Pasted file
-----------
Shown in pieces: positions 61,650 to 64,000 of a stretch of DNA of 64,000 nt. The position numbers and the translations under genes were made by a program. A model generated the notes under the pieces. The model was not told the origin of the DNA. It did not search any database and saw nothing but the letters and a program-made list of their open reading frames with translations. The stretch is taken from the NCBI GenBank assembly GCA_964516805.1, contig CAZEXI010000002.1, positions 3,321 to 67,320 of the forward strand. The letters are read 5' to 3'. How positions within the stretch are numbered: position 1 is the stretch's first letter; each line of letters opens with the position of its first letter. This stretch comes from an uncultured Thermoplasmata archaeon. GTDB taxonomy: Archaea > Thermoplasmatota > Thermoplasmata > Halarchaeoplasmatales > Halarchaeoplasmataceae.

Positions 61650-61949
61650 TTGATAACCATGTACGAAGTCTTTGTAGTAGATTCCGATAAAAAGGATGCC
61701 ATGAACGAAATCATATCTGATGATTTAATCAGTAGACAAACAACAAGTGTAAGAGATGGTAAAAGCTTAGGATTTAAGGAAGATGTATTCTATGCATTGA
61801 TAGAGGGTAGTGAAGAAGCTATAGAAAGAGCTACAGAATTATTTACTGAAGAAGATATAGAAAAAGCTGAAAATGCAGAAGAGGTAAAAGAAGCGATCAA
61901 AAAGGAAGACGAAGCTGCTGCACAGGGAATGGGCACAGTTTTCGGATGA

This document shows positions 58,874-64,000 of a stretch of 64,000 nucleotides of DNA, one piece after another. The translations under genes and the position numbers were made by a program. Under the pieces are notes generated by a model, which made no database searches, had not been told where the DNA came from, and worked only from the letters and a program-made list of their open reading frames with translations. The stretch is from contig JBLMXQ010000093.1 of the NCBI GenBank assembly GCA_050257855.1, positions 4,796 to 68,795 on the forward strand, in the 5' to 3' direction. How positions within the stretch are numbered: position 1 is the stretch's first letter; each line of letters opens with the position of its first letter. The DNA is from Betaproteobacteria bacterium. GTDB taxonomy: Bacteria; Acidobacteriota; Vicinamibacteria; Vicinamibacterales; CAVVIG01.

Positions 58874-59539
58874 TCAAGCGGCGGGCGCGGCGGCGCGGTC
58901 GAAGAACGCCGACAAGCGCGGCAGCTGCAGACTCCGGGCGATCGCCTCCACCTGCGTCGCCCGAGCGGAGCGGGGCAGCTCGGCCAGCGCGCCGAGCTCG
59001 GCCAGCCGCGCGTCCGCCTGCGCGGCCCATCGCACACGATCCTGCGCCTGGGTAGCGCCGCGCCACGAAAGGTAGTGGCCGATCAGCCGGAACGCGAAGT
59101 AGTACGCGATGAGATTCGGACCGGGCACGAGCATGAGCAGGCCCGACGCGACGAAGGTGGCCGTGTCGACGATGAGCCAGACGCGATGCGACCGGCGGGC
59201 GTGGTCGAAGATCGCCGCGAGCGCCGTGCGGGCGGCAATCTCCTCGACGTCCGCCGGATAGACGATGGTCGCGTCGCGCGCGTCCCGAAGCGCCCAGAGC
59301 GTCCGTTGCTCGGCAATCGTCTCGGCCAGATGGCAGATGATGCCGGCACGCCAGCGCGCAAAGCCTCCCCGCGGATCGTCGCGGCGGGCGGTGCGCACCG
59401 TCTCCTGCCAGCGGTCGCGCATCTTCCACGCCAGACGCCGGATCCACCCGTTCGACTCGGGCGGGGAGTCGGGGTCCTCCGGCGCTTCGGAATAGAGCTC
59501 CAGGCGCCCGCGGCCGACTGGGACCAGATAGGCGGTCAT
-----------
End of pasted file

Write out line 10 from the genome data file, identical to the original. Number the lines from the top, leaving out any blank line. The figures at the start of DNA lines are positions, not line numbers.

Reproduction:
58901 GAAGAACGCCGACAAGCGCGGCAGCTGCAGACTCCGGGCGATCGCCTCCACCTGCGTCGCCCGAGCGGAGCGGGGCAGCTCGGCCAGCGCGCCGAGCTCG